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Polar, a Finnish company based in Finland, owns U.S. patents directed to a method and apparatus for measuring heart rates during physical exercise. Polar sued, alleging infringement directly and indirectly, through the manufacture, use, sale, and importation of Suunto products. Suunto is a Finnish company with a principal place of business and manufacturing facilities in Finland. Suunto and ASWO (a Delaware corporation with a principal place of business in Utah) are owned by the same parent company. ASWO distributes Suunto’s products in the U.S. Suunto ships the accused products to addresses specified by ASWO. ASWO pays for shipping; title passes to ASWO at Suunto’s shipping dock in Finland. At least 94 accused products have been shipped from Finland to Delaware retailers using that standard ordering process. At least three Delaware retail stores sell the products. Suunto also owns, but ASWO maintains, a website, where customers can locate Delaware Suunto retailers or order Suunto products. At least eight online sales have been made in Delaware. The Federal Circuit vacated dismissal of Suunto for lack of personal jurisdiction. Suunto’s activities demonstrated its intent to serve the Delaware market specifically; the accused products have been sold in Delaware. Suunto had purposeful minimum contacts, so that Delaware’s “assertion of personal jurisdiction is reasonable and fair” and proper under the Delaware long-arm​ statute. View "Polar Electro Oy v. Suunto Oy" on Justia Law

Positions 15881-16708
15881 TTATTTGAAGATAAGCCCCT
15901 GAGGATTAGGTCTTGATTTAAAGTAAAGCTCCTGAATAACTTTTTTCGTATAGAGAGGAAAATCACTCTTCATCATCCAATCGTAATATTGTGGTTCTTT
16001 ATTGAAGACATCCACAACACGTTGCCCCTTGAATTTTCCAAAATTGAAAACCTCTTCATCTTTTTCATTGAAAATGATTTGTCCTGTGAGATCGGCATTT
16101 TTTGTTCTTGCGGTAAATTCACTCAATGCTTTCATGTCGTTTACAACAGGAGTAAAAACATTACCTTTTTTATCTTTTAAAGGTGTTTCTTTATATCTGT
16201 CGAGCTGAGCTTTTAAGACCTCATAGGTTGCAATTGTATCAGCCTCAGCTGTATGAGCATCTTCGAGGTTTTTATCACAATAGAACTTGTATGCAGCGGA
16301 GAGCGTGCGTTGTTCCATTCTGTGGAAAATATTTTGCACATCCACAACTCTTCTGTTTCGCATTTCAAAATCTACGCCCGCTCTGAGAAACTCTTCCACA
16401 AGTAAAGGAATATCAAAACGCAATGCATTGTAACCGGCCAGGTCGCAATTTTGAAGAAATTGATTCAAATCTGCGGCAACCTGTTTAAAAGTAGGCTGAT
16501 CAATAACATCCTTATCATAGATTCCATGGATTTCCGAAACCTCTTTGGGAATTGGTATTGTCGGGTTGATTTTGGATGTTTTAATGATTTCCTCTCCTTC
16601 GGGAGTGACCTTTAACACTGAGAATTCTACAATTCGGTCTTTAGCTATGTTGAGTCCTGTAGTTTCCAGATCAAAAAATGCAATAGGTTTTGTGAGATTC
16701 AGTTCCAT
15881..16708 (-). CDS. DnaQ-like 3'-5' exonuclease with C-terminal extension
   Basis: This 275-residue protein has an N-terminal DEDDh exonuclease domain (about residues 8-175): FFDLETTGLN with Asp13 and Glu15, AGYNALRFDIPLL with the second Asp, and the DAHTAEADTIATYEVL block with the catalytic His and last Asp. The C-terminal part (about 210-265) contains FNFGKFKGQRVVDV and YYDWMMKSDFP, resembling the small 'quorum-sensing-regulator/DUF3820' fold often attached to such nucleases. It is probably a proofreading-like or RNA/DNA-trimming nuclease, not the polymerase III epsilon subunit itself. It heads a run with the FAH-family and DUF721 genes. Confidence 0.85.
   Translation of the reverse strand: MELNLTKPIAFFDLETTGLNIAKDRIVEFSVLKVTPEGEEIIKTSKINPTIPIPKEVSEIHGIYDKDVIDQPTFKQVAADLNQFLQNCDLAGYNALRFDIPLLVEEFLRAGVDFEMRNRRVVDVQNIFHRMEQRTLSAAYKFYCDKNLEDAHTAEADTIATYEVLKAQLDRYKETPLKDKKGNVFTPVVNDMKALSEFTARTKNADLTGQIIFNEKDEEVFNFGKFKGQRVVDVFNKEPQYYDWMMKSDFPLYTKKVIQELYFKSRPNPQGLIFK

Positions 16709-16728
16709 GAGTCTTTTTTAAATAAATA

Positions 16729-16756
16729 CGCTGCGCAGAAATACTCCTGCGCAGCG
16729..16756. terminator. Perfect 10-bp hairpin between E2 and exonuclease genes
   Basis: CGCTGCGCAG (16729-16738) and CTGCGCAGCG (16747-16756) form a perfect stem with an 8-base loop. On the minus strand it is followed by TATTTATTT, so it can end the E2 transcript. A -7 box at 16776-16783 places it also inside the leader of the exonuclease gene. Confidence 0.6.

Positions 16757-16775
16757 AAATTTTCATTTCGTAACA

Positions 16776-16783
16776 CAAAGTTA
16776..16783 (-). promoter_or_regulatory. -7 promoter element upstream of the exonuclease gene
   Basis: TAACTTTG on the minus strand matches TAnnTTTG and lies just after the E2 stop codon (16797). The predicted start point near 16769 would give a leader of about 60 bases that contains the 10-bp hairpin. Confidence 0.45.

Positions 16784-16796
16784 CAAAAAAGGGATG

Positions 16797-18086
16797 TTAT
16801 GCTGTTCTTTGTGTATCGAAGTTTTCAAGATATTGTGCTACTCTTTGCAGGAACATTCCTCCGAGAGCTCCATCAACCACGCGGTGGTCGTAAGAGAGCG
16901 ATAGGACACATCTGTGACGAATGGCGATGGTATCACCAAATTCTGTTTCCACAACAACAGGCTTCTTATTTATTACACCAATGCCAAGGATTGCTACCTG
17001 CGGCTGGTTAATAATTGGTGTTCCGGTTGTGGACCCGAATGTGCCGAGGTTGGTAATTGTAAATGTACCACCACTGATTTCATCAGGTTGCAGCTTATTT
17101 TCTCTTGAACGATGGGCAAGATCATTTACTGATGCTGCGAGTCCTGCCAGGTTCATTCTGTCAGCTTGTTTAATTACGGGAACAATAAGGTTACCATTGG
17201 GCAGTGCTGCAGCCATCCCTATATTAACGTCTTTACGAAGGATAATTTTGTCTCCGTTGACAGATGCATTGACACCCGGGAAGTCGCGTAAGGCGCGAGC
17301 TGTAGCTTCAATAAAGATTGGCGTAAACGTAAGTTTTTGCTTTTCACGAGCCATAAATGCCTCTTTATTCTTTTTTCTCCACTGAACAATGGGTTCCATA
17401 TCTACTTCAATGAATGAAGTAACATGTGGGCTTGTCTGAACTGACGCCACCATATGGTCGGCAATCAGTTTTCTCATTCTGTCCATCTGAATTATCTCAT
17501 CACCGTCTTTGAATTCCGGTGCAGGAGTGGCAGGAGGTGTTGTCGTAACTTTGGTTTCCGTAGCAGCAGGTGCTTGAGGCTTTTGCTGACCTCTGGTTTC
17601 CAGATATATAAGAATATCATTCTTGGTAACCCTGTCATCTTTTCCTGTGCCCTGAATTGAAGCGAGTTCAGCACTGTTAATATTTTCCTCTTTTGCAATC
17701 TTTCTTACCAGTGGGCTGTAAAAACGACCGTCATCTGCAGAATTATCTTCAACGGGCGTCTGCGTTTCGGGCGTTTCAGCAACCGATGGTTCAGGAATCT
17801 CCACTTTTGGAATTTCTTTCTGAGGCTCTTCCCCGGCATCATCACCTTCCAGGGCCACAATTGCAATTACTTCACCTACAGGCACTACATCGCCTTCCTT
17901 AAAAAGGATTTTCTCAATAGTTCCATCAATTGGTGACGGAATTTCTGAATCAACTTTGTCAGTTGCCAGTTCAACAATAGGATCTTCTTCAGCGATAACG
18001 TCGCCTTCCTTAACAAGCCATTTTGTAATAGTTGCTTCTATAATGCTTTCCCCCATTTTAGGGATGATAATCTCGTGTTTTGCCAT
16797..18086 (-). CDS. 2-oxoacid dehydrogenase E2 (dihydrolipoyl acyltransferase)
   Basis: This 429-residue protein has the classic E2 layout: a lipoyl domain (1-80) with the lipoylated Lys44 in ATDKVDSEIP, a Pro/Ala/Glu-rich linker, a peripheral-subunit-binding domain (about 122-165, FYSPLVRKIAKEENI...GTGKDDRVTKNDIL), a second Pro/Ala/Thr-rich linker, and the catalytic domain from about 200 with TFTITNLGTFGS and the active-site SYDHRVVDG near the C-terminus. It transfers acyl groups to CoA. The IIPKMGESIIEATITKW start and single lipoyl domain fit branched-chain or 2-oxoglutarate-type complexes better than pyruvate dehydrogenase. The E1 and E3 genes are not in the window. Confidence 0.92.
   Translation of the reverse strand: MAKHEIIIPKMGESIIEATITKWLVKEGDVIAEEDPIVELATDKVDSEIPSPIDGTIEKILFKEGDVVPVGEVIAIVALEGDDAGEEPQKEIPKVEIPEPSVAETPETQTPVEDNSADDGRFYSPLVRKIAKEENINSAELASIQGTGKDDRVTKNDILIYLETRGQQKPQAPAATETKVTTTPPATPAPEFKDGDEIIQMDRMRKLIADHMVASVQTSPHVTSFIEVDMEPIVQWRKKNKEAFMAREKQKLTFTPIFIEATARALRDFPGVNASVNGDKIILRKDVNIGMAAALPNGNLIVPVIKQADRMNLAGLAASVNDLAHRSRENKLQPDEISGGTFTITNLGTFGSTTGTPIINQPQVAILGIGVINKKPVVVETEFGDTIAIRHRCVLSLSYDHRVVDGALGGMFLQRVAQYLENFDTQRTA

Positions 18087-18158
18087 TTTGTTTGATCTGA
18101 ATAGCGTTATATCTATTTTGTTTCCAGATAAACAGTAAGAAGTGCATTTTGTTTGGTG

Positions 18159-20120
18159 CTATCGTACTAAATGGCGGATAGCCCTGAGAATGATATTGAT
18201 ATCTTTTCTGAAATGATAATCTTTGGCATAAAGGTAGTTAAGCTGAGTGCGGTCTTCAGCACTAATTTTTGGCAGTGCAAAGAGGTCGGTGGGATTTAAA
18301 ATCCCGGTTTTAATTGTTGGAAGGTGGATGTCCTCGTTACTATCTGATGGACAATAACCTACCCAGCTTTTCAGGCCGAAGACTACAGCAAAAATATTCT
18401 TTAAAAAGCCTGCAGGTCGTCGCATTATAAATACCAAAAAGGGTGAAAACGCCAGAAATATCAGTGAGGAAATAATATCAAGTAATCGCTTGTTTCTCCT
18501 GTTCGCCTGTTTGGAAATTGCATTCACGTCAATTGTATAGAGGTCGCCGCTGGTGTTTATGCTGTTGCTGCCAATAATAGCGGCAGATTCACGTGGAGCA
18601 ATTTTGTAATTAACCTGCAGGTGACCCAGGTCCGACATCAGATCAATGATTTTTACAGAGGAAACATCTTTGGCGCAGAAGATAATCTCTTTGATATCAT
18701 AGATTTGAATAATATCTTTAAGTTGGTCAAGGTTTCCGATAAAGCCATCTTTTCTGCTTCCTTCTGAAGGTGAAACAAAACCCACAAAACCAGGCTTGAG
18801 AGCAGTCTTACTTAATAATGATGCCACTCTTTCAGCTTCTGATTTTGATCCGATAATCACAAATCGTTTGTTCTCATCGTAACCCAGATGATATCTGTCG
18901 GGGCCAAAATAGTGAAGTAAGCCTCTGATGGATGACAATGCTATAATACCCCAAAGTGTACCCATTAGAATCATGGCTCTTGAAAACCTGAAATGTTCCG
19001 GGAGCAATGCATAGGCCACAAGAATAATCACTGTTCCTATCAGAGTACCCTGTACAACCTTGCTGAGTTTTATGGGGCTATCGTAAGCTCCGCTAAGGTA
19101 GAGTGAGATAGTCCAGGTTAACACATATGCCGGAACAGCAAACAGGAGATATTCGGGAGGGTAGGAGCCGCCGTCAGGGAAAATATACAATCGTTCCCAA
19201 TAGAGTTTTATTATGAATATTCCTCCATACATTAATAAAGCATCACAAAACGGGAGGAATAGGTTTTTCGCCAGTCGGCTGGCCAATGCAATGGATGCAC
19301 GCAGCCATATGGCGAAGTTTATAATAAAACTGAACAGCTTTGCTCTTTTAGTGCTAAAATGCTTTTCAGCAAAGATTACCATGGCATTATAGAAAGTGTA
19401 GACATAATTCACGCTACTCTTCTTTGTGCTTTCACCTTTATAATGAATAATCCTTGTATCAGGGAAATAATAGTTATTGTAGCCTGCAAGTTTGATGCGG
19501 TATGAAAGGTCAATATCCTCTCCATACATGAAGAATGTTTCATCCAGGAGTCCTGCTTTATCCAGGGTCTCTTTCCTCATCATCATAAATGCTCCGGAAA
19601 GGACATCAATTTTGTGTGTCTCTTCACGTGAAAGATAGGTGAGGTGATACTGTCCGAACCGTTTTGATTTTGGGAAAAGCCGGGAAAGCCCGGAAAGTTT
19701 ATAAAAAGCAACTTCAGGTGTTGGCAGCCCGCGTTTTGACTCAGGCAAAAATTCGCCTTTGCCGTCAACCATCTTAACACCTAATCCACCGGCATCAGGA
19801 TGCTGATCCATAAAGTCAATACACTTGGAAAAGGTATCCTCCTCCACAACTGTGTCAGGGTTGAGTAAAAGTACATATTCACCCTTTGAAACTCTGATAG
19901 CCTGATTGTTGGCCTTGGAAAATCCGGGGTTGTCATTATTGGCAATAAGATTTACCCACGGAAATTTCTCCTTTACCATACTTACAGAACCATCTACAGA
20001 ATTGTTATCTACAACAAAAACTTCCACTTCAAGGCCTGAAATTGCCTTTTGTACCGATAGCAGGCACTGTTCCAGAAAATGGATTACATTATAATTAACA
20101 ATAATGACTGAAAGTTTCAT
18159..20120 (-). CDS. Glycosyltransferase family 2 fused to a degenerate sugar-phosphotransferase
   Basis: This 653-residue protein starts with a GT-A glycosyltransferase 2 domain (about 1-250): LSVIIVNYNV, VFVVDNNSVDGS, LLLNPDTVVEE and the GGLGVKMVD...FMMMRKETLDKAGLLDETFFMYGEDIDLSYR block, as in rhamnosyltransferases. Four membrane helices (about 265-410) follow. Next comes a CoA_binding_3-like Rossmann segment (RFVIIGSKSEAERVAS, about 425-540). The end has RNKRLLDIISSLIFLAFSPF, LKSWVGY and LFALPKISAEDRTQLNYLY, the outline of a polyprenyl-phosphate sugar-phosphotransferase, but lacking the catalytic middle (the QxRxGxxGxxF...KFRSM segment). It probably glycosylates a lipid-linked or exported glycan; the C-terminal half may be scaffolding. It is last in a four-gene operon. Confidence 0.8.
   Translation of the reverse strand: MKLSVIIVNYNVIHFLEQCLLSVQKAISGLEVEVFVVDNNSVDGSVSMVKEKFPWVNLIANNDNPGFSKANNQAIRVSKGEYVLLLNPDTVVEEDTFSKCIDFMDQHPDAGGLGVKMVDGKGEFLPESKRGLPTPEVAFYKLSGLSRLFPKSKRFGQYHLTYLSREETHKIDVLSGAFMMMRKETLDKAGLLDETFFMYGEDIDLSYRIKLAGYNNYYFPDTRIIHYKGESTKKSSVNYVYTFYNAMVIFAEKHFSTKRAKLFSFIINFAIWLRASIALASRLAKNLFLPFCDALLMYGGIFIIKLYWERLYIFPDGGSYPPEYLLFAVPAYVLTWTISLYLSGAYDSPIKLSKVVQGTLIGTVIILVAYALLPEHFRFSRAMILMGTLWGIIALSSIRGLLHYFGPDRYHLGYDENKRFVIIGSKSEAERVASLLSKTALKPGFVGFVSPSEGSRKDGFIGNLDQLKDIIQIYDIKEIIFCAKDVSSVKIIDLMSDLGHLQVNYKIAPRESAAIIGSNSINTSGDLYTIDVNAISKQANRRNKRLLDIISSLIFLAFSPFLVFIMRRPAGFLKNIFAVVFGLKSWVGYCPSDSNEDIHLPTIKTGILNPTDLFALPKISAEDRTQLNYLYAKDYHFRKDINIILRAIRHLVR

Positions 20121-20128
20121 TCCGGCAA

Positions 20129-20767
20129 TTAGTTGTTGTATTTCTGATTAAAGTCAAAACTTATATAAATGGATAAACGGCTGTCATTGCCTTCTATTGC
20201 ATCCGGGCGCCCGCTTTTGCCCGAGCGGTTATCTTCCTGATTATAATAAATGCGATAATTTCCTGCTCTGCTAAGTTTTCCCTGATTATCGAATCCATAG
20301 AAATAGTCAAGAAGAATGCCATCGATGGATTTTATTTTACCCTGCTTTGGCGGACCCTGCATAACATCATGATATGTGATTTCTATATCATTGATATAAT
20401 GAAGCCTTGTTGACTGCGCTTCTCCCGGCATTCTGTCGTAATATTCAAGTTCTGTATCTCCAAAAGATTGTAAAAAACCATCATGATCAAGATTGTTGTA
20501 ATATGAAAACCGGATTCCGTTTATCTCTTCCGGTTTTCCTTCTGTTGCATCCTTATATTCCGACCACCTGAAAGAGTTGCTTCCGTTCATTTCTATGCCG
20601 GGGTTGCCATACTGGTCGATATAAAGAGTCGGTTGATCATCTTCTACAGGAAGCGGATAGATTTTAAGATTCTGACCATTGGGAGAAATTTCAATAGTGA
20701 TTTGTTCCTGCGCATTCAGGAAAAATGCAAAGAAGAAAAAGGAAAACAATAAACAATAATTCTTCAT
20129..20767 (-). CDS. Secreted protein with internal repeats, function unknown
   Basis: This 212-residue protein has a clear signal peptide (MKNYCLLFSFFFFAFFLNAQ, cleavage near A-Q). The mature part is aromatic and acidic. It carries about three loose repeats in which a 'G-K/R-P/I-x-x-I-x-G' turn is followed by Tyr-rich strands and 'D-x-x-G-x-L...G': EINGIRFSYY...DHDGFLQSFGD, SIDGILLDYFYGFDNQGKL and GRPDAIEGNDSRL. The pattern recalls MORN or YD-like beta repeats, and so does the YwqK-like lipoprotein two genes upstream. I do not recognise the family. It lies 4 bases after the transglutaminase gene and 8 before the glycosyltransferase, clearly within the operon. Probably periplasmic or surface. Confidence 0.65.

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Halo, a Hong Kong company that designs and sells high-end modern furniture, owns two U.S. design patents, 13 U.S. copyrights, and one U.S. common law trademark, all relating to its furniture designs. Halo’s common law trademark, ODEON, is used in association with at least four of its designs. Halo sells its furniture in the U.S., including through its own retail stores. Comptoir, a Canadian corporation, also designs and markets high-end furniture that is manufactured in China, Vietnam, and India. Comptoir’s furniture is imported and sold to U.S. consumers directly at furniture shows and through distributors, including in Illinois. Halo sued, alleging infringement and violation of Illinois consumer fraud and deceptive business practices statutes. The district court dismissed on forum non conveniens grounds, finding that the balance of interests favored Canada and that Canada, where the defendants reside, was an adequate forum. The Federal Circuit reversed. The policies underlying U.S. copyright, patent, and trademark laws would be defeated if a domestic forum to adjudicate the rights they convey was denied without a sufficient showing of the adequacy of the alternative foreign jurisdiction; the Federal Court of Canada would not provide any “potential avenue for redress for the subject matter” of Halo’s dispute. View "Halo Creative & Design, Ltd. v. Comptoir des Indes Inc." on Justia Law